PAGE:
Google's acquisition of Fitbit raises European concerns
Google's acquisition of Fitbit raises European concerns

Antitrust and consumer rights organizations are taking a closer look at Google’s plan for Fitbit, a portable fitness tracking device manufacturer.

Google acquired Vettebt last year for $ 2.1 billion and hopes to close the deal sometime in 2020.

However, search giants may delay data collection due to improved access to sensitive data on Fitbit devices (including heart rate, fitness activities, and user sleep patterns).

The Financial Times reported that European Union regulators have sent a 60-page survey to competitors from Google and Fitbit asking them to assess the impact of the acquisition on digital health.

Not only did the survey understand how Google uses user data in search and ad queries, but it also asked whether registering a fitness app hosted in the Google Play Store would harm.

The European Union regulator has set the deadline for July 20 to make the next decision on the deal. The European Union can approve the decision, ask Google to compromise on the use of Fitbit data, or conduct a survey to fully investigate the issue. .

The British Financial Times newspaper: The level of detail of the questionnaire sent to competitors suggests that it is possible to start further investigation.

The European Union is not alone when it comes to acquisitions. The Australian Competition Commission (ACCC) raised concerns last month.

"Having Fitbit will allow Google to create a more complete set of user data, enhance its site and block entry to potential competitors," said AIM Chair Rod Sims.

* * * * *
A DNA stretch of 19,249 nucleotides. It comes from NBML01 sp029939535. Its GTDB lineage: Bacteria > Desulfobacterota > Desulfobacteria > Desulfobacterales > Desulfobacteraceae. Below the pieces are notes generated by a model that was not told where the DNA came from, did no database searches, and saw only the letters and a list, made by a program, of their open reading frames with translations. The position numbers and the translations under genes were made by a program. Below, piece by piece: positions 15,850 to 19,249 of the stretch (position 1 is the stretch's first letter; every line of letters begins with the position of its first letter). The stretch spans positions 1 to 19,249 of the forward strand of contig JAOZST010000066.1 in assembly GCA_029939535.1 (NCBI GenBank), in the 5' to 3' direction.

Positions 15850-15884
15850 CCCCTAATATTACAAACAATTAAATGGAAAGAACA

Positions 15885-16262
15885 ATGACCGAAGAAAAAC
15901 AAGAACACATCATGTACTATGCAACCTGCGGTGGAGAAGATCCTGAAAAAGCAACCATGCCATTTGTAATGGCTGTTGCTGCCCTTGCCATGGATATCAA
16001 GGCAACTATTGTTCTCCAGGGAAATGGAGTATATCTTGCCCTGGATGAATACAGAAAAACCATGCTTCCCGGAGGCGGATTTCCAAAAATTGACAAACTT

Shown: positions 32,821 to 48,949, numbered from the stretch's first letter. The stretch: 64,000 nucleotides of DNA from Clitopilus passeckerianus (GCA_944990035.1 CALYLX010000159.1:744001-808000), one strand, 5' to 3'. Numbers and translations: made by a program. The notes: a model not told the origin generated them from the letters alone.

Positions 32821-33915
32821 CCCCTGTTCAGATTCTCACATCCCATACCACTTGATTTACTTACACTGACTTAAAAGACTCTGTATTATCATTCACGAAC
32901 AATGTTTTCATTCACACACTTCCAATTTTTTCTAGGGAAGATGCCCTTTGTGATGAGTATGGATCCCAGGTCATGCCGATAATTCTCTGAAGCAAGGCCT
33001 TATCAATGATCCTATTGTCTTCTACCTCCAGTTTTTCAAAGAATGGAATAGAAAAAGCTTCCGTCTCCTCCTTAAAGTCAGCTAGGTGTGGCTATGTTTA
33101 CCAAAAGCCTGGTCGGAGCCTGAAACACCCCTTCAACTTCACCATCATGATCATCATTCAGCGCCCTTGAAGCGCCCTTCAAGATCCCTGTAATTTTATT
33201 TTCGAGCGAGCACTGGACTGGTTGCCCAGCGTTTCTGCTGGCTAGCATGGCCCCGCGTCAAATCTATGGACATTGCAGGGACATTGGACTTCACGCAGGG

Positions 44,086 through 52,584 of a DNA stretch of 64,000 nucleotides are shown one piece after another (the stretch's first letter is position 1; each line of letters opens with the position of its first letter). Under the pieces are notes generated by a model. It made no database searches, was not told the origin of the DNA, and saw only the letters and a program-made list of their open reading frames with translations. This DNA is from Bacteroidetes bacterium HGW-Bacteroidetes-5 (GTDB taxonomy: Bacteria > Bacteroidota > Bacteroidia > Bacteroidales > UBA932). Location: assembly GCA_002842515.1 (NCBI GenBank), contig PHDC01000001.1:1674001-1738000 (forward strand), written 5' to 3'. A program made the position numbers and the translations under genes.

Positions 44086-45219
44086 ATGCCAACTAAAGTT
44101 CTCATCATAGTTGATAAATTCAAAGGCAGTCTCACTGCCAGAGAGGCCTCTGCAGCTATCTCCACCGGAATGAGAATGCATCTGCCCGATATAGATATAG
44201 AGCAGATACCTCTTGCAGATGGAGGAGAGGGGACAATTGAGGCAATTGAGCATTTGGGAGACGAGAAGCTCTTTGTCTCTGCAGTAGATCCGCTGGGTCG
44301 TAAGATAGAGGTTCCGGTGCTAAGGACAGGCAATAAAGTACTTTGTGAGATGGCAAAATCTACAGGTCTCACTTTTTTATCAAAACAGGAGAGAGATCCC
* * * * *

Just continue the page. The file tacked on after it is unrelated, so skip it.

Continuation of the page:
Regulators' concerns coincide with those of consumer protection organizations. Twenty organizations in the United States, the European Union, Mexico, Canada and Brazil said this week that the deal was a test to test how to control data monopolies.

According to the CNET report, Google can use health and location data in Tibet to boost its dominance in digital markets such as online advertising, thereby depriving competitors of their competitiveness.

Google made concessions last year to address these concerns: Fitbit health data is not used for Google ads, and the company has indicated that the transaction is device-related, not data.

The research giant said that mobile activities are very congested and that taking Tibet will increase competition.

Fitbit accounts for less than 5% of the mobile market in 2019, according to IDC market data, while Apple, the largest provider, accounts for 32%.

The following two companies (Xiaomi and Samsung) own 12% and 9% respectively, and none of these companies use Google mobile devices.

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